Solid Oxide Membrane (SOM) Stabilty In Molten Ionic Flux For The Direct Electrolysis Of Magnesium Oxide
Committee Members: Advisor: Uday Pal, MSE/ME; Soumendra N. Basu, MSE/ME; Srikanth Gopalan, MSE/ME; Adam Powell, IV, MOxST; Appointed Chair: David Bishop
ABSTRACT: Direct electrolysis of magnesium from its oxide is less expensive and more environmentally friendly than current methods of magnesium production. The solid oxide membrane (SOM) process is a viable method for production of magnesium via direct electrolysis. In the SOM process magnesium oxide is dissolved in a molten flux, which acts as a supporting electrolyte. A yttria stabilized zirconia (YSZ) membrane is immersed in the flux and separates the anode from the cathode. When an electrical potential is applied between electrodes, magnesium cations travel through the flux to a steel cathode where they are reduced. Simultaneously, oxygen anions travel through the YSZ to a liquid metal anode where they are oxidized. However, in order for the SOM process to be commercially successful it must run for thousands of hours at high current efficiencies. It is believed the degradation of the YSZ membrane determines the lifetime and operating costs of the SOM process. This study investigates the mechanisms of YSZ membrane degradation.
There are two main pathways of YSZ degradation: 1) yttria (yttrium oxide) diffusion out of the membrane, and 2) electronic conductivity in the flux providing a pathway for the applied potential to reduce the YSZ membrane. It is shown through diffusion experiments that the loss of yttria from the membrane into the oxy-fluoride flux can be prevented by adding yttrium fluoride to the flux, so that the activity of yttria in the flux is equal to the activity of yttria in the membrane. The electronic conductivity then becomes the primary source of membrane degradation in the SOM process.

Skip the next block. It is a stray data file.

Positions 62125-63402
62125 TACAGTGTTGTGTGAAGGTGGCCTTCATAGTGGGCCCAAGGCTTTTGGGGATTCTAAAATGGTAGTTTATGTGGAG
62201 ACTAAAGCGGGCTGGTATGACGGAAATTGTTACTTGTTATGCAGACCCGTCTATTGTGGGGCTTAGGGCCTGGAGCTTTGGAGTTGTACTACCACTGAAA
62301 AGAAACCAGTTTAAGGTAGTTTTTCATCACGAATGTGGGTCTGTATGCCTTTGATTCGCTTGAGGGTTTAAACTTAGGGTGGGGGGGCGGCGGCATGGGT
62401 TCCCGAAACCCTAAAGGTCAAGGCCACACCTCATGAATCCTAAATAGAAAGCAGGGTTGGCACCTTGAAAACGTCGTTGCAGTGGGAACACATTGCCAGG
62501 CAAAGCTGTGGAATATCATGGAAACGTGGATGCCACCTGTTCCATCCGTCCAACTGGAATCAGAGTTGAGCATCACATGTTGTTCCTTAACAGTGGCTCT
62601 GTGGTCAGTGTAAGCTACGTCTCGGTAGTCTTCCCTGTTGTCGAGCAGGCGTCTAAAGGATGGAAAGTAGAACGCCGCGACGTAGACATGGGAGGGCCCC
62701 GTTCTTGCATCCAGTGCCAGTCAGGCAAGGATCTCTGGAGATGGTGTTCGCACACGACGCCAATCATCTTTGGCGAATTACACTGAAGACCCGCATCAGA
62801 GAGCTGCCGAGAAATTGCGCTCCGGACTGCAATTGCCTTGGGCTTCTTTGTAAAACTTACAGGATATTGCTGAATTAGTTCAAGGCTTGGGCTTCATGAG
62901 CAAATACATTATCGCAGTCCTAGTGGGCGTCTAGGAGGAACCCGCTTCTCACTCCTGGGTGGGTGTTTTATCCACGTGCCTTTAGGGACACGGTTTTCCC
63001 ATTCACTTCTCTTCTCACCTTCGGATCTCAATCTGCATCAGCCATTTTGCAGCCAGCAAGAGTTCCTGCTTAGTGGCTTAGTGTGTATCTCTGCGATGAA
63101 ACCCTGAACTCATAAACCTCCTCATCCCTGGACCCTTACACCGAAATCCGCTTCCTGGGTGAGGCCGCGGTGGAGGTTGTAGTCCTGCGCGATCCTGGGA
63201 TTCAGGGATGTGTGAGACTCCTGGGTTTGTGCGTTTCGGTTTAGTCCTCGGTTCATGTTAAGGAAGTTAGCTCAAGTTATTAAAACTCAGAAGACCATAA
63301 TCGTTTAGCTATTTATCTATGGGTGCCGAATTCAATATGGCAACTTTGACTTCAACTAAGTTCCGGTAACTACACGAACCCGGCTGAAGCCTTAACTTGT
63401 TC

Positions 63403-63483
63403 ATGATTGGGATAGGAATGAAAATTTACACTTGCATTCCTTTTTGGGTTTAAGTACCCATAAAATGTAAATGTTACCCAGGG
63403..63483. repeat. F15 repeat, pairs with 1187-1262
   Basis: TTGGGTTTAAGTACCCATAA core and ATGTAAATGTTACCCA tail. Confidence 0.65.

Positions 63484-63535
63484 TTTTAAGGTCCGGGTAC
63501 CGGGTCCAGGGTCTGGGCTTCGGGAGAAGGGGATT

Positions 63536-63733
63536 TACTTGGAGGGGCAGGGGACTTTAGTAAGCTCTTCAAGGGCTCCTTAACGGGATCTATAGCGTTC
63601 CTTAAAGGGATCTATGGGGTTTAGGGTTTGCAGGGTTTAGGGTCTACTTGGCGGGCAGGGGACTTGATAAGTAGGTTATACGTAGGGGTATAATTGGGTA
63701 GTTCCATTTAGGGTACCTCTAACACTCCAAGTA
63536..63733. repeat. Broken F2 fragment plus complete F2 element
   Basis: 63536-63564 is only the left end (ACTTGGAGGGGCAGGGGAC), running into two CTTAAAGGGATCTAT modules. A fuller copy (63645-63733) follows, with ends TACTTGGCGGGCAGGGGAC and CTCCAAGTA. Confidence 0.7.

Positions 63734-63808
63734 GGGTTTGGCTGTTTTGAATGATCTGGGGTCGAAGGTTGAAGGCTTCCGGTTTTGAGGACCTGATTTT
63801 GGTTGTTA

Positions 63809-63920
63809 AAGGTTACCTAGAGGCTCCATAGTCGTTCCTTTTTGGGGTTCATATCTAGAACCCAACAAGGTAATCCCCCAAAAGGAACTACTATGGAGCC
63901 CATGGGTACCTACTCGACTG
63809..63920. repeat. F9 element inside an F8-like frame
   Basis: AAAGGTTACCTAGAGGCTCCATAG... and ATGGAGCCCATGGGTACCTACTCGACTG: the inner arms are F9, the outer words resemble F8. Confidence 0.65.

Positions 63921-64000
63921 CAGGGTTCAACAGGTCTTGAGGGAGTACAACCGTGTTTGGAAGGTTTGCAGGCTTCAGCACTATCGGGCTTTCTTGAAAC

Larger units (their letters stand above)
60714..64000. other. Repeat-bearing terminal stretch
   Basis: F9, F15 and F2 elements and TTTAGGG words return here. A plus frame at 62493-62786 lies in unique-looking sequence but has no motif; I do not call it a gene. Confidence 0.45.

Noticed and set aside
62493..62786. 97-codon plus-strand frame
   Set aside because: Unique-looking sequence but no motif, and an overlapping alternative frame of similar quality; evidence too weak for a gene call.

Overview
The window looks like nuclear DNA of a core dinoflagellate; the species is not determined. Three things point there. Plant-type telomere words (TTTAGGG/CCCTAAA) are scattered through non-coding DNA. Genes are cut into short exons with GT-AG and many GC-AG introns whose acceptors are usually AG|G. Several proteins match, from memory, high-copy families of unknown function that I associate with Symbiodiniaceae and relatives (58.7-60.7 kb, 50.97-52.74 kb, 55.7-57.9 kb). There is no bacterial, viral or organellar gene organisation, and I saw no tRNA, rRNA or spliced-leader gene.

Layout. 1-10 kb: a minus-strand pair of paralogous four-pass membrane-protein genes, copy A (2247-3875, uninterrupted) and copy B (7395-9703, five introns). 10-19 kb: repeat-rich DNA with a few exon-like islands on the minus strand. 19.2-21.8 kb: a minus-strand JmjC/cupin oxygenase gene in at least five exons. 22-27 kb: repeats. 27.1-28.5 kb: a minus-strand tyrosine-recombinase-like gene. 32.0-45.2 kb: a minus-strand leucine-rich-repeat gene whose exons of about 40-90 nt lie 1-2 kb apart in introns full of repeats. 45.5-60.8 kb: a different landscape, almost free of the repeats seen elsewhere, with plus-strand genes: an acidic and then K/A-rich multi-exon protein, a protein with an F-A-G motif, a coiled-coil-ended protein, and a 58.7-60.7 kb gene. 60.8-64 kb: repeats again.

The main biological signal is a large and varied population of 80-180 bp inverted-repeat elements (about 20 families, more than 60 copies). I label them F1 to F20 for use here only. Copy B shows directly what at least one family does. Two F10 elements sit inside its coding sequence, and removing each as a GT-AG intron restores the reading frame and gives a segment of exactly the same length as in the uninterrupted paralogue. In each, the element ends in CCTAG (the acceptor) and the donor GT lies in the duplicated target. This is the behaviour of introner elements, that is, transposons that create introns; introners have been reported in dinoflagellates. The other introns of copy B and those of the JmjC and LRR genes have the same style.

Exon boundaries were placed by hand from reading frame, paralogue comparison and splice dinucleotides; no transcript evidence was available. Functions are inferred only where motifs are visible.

Electronic conductivity lowers the current efficiency of the SOM process. It is shown through measurements that the electronic conductivity is reduced by lowering the magnesium solubility in the flux. This is accomplished by performing SOM electrolysis at a reduced pressure (<0.1 atm.). When SOM electrolysis of magnesium oxide is carried out at reduced pressure, the membrane is not degraded and the current efficiency is high (>70%). Thus this process provides a basis for a successful commercial operation for the direct electrolysis of magnesium oxide.